I love gardening and be outdoors. One of my favorite things to do is seat by the bushes and watch wildlife pass by. Birds, butterflies, insects and of course flowers are my passion. I was so excited for the weather to heat up because it means it is garden season again! This year I decided to do a little more planning than usual because the selection of plants that I have are not native at all. I decided to help the environment and the wildlife and plant more native plants. According to the area that I live in my gardening zone is 5a, which means low temperatures go from -15 to -10 F. Gardening zones are used to indicate where various permanent landscape and plants can grow.
If you want to change your landscape to a native one, you have to choose plants, shrubs, or perennials to make sure they survive and grow year after year and tolerate year round conditions in your area, such as the lowest and highest temperatures and the amount and distribution of rainfall. Anyone can have a native landscape that works in harmony within your own environment, it provides a safe space for wildlife and is attractive even in the most urban setting.
Going native can get done in small steps, since my garden is already planted I need to change it step by step. I am going to start small, replacing an exotic specie with a native one. Making a small area in my yard into a native plant garden and by replacing a section of turf with a bed of native plants.
Any piece of your property that you change to native can help offset the habitat losses from development and will stop the spread of invasive plants. It will also save you money and time because is easier to take care, uses less water, doesn’t need fertilizers or herbicides.
You need to do some research about native plants and wildlife. Planning is the most important step. Find an attractive design that works well for you and keep in mind the well-being of the wildlife.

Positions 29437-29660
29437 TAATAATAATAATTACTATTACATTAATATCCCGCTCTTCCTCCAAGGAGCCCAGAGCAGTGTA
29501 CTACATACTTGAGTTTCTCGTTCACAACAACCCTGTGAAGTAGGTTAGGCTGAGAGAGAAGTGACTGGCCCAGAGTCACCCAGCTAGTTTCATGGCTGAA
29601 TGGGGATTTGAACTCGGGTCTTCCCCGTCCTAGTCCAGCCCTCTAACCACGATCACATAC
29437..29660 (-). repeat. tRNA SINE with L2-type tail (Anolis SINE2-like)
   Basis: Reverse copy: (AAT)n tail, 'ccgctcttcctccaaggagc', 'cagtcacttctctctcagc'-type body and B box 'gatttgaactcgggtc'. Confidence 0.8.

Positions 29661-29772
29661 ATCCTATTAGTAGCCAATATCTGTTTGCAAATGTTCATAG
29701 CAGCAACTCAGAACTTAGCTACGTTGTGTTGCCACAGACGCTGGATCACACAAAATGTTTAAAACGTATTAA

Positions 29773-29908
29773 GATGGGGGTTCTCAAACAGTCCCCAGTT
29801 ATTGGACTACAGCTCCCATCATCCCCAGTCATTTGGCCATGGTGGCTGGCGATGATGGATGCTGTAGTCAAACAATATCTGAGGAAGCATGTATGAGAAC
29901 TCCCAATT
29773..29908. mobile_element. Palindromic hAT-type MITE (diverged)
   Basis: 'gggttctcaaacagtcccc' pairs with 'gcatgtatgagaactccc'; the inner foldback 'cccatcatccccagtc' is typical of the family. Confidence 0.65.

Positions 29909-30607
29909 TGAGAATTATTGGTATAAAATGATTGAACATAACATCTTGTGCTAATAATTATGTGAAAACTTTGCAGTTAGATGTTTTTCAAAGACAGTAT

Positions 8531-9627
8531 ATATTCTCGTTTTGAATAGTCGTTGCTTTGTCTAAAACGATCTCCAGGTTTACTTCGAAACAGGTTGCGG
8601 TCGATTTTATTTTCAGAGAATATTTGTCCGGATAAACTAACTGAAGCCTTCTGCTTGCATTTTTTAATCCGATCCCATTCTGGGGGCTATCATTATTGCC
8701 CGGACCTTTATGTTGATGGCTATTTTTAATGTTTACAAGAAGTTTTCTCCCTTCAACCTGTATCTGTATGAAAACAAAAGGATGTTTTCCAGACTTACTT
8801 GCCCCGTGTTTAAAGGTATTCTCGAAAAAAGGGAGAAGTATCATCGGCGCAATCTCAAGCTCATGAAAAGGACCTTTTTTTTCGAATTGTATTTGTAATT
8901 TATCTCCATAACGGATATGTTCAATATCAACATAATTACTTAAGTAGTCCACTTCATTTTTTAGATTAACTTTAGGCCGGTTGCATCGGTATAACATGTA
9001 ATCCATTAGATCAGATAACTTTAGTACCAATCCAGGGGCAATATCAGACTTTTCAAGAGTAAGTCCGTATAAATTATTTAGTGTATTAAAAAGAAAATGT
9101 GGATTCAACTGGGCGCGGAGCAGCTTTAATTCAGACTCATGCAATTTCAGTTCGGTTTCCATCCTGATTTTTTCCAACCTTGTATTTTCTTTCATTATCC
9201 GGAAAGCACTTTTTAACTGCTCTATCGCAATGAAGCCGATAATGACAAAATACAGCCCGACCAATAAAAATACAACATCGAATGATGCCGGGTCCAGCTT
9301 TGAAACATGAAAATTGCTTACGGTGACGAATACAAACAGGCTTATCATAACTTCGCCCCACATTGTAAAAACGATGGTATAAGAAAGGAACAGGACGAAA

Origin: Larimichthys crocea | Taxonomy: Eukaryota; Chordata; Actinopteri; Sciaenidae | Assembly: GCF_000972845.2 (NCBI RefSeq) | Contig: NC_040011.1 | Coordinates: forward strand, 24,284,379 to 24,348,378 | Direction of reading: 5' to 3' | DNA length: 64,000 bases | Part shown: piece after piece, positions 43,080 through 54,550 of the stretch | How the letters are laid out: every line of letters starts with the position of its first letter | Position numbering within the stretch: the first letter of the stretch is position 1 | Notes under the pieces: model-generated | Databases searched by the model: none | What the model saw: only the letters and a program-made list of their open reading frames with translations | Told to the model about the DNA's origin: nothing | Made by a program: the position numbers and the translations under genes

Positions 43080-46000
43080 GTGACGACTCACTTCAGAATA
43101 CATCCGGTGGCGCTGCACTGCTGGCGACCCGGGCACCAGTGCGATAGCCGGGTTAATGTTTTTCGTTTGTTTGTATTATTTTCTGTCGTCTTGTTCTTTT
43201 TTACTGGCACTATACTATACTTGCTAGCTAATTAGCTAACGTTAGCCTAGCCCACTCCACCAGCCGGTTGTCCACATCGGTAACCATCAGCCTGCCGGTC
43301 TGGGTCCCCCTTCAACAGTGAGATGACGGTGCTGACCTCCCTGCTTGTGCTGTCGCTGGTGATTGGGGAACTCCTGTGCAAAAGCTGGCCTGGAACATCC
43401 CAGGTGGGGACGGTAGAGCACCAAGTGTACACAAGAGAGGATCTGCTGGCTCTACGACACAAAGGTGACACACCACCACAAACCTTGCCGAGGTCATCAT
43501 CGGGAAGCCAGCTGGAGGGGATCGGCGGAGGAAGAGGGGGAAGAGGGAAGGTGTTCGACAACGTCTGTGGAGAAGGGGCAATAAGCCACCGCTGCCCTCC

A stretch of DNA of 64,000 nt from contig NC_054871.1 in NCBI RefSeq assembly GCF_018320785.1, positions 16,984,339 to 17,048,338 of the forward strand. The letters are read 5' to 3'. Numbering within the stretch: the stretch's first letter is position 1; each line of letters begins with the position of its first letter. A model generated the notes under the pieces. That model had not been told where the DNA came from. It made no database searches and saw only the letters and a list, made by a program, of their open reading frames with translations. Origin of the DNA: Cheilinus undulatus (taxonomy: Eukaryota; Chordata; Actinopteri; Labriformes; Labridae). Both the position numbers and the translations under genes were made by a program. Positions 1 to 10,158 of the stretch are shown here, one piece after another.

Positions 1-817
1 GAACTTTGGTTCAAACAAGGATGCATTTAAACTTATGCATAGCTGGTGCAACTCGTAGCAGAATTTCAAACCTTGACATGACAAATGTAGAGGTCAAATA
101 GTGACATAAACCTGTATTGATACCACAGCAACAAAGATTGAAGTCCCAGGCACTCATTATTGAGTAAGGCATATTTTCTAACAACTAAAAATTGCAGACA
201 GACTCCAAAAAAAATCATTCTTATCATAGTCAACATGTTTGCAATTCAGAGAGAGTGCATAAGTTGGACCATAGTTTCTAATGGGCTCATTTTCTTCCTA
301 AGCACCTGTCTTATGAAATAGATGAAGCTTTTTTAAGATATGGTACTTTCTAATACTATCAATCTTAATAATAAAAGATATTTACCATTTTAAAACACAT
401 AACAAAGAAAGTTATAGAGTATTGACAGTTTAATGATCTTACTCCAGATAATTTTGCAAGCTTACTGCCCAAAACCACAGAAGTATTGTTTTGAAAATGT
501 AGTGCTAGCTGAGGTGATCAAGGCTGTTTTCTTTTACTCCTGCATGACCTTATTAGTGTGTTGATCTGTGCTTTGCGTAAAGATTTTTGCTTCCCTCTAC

Step one: Make a plan. If you need some advice of what kind of garden is ideal for you according to your area and space available, there are many resources on the internet that can help you decide, also you can find a specific set of native plants that fits your interest.
It is very important to do an inventory of the plants that you already have. Are they native or exotic? Should you keep them or replace them? The Aubudon Society has a simple guide to help determine if your plants are native or not.
Step two: Design a native plant landscape. All wildlife has basic requirements: Food, water, and cover. If you want to attract a diversity of birds or butterflies to your property, you’ll need to understand their basic needs and your needs as a landowner. Meeting wildlife needs can require specific plant diversity, careful arrangement of plant types, and the addition of feeders, nest boxes, and water features.
Once you’ve made your plan and selected the native plants you want to use, you’ll need to find and buy plants and make sure they’re planted correctly.
Step three: Maintain your native landscape: The good news after your plants are in place and established, they require less maintenance than their non-native counterparts. They don’t need fertilizers and they will use less irrigation.
As gardener we have a unique opportunity to address the biodiversity crisis, not only in animals but in plants too. Adding even a few native plants to your landscape can create gardens that honor your State’s rich natural heritage.